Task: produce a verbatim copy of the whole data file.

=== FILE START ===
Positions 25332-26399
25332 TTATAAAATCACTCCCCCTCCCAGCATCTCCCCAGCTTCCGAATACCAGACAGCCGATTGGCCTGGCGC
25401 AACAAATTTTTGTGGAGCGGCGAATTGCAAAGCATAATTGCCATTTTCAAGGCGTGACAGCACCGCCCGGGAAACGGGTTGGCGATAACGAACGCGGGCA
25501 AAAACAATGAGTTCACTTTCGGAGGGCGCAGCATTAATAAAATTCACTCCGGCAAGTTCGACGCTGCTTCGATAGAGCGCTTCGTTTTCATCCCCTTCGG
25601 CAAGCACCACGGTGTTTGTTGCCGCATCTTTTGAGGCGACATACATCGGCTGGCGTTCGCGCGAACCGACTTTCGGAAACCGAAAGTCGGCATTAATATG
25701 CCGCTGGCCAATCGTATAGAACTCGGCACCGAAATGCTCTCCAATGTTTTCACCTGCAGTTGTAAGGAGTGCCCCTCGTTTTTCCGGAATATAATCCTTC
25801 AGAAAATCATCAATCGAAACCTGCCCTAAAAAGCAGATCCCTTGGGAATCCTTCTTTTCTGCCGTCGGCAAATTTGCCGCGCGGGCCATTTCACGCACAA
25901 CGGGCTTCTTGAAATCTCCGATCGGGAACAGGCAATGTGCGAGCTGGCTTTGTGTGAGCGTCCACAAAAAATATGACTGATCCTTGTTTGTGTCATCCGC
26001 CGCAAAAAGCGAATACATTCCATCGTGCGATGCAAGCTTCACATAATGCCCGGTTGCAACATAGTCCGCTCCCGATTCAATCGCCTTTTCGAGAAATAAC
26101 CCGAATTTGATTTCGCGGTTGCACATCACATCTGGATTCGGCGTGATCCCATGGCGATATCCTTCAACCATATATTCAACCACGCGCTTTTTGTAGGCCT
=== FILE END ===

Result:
Positions 25332-26399
25332 TTATAAAATCACTCCCCCTCCCAGCATCTCCCCAGCTTCCGAATACCAGACAGCCGATTGGCCTGGCGC
25401 AACAAATTTTTGTGGAGCGGCGAATTGCAAAGCATAATTGCCATTTTCAAGGCGTGACAGCACCGCCCGGGAAACGGGTTGGCGATAACGAACGCGGGCA
25501 AAAACAATGAGTTCACTTTCGGAGGGCGCAGCATTAATAAAATTCACTCCGGCAAGTTCGACGCTGCTTCGATAGAGCGCTTCGTTTTCATCCCCTTCGG
25601 CAAGCACCACGGTGTTTGTTGCCGCATCTTTTGAGGCGACATACATCGGCTGGCGTTCGCGCGAACCGACTTTCGGAAACCGAAAGTCGGCATTAATATG
25701 CCGCTGGCCAATCGTATAGAACTCGGCACCGAAATGCTCTCCAATGTTTTCACCTGCAGTTGTAAGGAGTGCCCCTCGTTTTTCCGGAATATAATCCTTC
25801 AGAAAATCATCAATCGAAACCTGCCCTAAAAAGCAGATCCCTTGGGAATCCTTCTTTTCTGCCGTCGGCAAATTTGCCGCGCGGGCCATTTCACGCACAA
25901 CGGGCTTCTTGAAATCTCCGATCGGGAACAGGCAATGTGCGAGCTGGCTTTGTGTGAGCGTCCACAAAAAATATGACTGATCCTTGTTTGTGTCATCCGC
26001 CGCAAAAAGCGAATACATTCCATCGTGCGATGCAAGCTTCACATAATGCCCGGTTGCAACATAGTCCGCTCCCGATTCAATCGCCTTTTCGAGAAATAAC
26101 CCGAATTTGATTTCGCGGTTGCACATCACATCTGGATTCGGCGTGATCCCATGGCGATATCCTTCAACCATATATTCAACCACGCGCTTTTTGTAGGCCT